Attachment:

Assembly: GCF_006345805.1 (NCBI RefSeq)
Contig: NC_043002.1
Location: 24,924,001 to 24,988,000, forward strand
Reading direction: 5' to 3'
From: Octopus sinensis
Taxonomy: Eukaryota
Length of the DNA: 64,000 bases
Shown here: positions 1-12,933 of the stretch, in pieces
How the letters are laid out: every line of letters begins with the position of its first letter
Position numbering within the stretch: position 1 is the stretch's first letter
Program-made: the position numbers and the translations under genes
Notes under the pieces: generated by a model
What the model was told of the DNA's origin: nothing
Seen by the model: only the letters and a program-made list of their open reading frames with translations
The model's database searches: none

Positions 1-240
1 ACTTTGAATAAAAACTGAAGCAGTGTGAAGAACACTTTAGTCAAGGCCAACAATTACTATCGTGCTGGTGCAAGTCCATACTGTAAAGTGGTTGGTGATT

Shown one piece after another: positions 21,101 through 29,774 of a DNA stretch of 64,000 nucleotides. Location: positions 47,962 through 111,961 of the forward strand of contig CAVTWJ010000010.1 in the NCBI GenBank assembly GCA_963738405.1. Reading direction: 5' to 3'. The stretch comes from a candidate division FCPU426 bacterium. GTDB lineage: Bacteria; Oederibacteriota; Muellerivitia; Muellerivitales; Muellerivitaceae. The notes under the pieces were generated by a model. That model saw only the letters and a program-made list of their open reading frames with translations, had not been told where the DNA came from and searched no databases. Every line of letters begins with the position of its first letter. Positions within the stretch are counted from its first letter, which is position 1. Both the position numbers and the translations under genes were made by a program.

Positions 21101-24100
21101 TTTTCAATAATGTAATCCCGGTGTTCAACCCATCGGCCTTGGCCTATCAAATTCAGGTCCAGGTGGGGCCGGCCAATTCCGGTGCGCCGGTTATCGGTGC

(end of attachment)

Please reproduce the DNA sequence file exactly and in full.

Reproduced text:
Assembly: GCF_006345805.1 (NCBI RefSeq)
Contig: NC_043002.1
Location: 24,924,001 to 24,988,000, forward strand
Reading direction: 5' to 3'
From: Octopus sinensis
Taxonomy: Eukaryota
Length of the DNA: 64,000 bases
Shown here: positions 1-12,933 of the stretch, in pieces
How the letters are laid out: every line of letters begins with the position of its first letter
Position numbering within the stretch: position 1 is the stretch's first letter
Program-made: the position numbers and the translations under genes
Notes under the pieces: generated by a model
What the model was told of the DNA's origin: nothing
Seen by the model: only the letters and a program-made list of their open reading frames with translations
The model's database searches: none

Positions 1-240
1 ACTTTGAATAAAAACTGAAGCAGTGTGAAGAACACTTTAGTCAAGGCCAACAATTACTATCGTGCTGGTGCAAGTCCATACTGTAAAGTGGTTGGTGATT

Shown one piece after another: positions 21,101 through 29,774 of a DNA stretch of 64,000 nucleotides. Location: positions 47,962 through 111,961 of the forward strand of contig CAVTWJ010000010.1 in the NCBI GenBank assembly GCA_963738405.1. Reading direction: 5' to 3'. The stretch comes from a candidate division FCPU426 bacterium. GTDB lineage: Bacteria; Oederibacteriota; Muellerivitia; Muellerivitales; Muellerivitaceae. The notes under the pieces were generated by a model. That model saw only the letters and a program-made list of their open reading frames with translations, had not been told where the DNA came from and searched no databases. Every line of letters begins with the position of its first letter. Positions within the stretch are counted from its first letter, which is position 1. Both the position numbers and the translations under genes were made by a program.

Positions 21101-24100
21101 TTTTCAATAATGTAATCCCGGTGTTCAACCCATCGGCCTTGGCCTATCAAATTCAGGTCCAGGTGGGGCCGGCCAATTCCGGTGCGCCGGTTATCGGTGC